3. Lou Reed, Animal Serenade (Warners): I never thought Uncle Lou would sound this inspired again. Intense live versions of faves from the majestic Berlin ("Men of Good Fortune," "The Bed," "How Do You Think It Feels?"), inspired reworkings of some Velvets numbers (with a truly psychotic cello solo by Jane Scarpantoni on "Venus in Furs") and an angry, punked-out "Dirty Blvd." that shows time hasn't dulled Reed's rage at all. In fact, he sounds more pissed off now than ever. All of which to say is that the title's obvious throwback to what even Reed now acknowledges is one of rock's greatest live albums, his 1974 classic Rock 'n' Roll Animal, isn't misplaced here.

4. Mobb Deep, Amerikaz Nightmare (Jive): I don't pretend to be a rap/hip-hop expert. But I know what I like. And when I first heard Mobb Deep, who've been labeled "the Black Sabbath of hip-hop" for their doomy atmospheres and scarifying lyrics, I connected immediately. They've been off their game a tad since the 1995-6 classics The Infamous and Hell on Earth, but this latest release (which manages to make a sample from Thomas Dolby's "She Blinded Me With Science" sound sinister on "Got It Twisted") is a thugged-out East Coast classic.

5. Mos Def, The New Danger (Geffen): Funny how white artists like Madonna and David Bowie have always been lauded for their stylistic changes and uses of artistic personae, but when a black hip-hop performer tries the same thing, he is pilloried for "not keeping it real" or some such silliness. What makes this album refreshing is exactly the fact that you never know where Mos Def is going next: one minute he's Marvin Gaye, the next, Muddy Waters, all the while keeping his hip-hop roots in close proximity. One of the year's bravest exploratory musical efforts by a major-label artist.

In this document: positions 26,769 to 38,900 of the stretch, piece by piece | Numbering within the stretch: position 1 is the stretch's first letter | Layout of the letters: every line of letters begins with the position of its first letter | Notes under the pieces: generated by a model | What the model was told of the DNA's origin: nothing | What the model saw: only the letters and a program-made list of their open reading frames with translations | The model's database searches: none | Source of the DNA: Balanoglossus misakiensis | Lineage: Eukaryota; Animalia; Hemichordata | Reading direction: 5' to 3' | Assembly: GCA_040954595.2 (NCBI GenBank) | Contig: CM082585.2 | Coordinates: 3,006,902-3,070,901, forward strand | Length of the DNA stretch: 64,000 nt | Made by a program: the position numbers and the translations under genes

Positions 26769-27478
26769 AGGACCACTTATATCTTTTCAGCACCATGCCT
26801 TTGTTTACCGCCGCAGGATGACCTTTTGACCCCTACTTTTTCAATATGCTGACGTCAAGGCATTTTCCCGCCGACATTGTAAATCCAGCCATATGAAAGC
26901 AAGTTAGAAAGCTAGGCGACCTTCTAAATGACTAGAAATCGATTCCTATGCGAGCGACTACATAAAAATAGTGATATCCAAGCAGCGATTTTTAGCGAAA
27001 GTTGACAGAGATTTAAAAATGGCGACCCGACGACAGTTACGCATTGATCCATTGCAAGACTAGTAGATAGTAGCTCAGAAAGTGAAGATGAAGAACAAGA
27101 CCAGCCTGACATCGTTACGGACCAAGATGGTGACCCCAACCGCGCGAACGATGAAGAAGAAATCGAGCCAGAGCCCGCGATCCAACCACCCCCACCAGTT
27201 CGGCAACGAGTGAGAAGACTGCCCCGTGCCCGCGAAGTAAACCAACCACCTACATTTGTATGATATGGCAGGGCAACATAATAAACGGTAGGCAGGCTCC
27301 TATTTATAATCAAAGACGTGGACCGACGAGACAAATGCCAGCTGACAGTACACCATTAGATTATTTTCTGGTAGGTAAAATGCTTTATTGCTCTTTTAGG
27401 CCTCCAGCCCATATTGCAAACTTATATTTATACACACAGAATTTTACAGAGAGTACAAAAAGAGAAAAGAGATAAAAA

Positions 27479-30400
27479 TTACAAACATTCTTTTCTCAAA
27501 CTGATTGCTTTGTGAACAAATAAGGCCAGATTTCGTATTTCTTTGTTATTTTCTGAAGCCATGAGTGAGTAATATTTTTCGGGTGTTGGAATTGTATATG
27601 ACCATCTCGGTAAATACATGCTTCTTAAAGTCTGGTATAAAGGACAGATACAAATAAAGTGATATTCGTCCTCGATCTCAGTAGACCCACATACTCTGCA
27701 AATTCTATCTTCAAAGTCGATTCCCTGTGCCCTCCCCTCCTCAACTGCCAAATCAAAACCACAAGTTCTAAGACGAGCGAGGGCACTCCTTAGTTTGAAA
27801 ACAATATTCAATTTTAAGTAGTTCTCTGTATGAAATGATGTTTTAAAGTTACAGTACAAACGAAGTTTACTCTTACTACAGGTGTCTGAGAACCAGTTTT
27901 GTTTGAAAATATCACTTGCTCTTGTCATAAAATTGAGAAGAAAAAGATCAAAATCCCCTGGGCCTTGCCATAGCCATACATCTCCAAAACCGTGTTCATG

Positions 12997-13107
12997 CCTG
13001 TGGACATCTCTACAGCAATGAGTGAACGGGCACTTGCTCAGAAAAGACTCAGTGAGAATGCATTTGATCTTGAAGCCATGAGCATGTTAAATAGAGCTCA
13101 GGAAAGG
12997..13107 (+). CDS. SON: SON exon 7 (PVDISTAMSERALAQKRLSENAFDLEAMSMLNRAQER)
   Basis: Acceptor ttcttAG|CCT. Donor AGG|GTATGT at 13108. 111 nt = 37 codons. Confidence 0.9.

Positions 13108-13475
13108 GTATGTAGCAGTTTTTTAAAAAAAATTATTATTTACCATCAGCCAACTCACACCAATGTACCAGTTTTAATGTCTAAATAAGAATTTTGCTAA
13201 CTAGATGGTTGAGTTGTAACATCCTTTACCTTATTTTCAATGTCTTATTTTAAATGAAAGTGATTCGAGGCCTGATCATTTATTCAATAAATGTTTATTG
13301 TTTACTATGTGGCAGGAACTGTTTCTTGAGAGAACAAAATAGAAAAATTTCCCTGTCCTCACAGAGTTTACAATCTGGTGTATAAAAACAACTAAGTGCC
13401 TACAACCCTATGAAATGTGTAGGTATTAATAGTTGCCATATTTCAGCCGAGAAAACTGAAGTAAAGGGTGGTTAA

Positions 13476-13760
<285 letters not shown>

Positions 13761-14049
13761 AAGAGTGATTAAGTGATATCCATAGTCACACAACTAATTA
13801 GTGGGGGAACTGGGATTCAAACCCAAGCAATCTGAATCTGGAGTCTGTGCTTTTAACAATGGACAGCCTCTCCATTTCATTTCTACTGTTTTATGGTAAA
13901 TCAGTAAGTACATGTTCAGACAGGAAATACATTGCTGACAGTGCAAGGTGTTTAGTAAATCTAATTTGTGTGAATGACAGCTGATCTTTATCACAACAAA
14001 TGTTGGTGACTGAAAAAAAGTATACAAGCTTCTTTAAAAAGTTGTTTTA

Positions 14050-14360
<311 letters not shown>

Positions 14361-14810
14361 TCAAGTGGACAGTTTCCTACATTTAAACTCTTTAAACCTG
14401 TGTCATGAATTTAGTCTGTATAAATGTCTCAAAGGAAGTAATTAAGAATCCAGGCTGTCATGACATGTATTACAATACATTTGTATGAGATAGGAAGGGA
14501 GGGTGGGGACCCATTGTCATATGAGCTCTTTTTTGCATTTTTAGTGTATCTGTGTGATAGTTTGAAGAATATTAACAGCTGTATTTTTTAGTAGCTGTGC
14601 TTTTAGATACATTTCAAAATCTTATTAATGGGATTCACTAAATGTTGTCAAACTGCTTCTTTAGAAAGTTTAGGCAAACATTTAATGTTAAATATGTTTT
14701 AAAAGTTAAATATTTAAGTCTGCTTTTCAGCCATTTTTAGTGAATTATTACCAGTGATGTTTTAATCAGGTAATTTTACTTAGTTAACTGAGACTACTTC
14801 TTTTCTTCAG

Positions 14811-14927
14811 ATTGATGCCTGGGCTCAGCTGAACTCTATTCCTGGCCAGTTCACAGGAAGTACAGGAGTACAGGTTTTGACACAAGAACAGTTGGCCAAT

6. Danzig, Circle of Snakes (Evilive): It couldn't be a Johnny Walker (Black) Top 10 list without Danzig, now could it? If critics like the esteemed Greil Marcus, with his half-digested theories of French radicals like the libertarian librarian Georges Bataille, were to actually write a real "secret history" of rock 'n' roll, Glenn Danzig, who helped to birth both punk and goth (with The Misfits and Samhain) as well as solidify the Rick Rubin-esque brand of dark hard rock (Danzigs 1 through 4) that ruled the 1990s, would be a central figure. But perhaps Danzig's got too many muscles for a wimpy guy like Marcus to deal with. In any case, with ex-Prong guitarist Tommy Victor in the band, Danzig sounds as on the money here as ever (listen to the chilling "Skull Forest" for verification).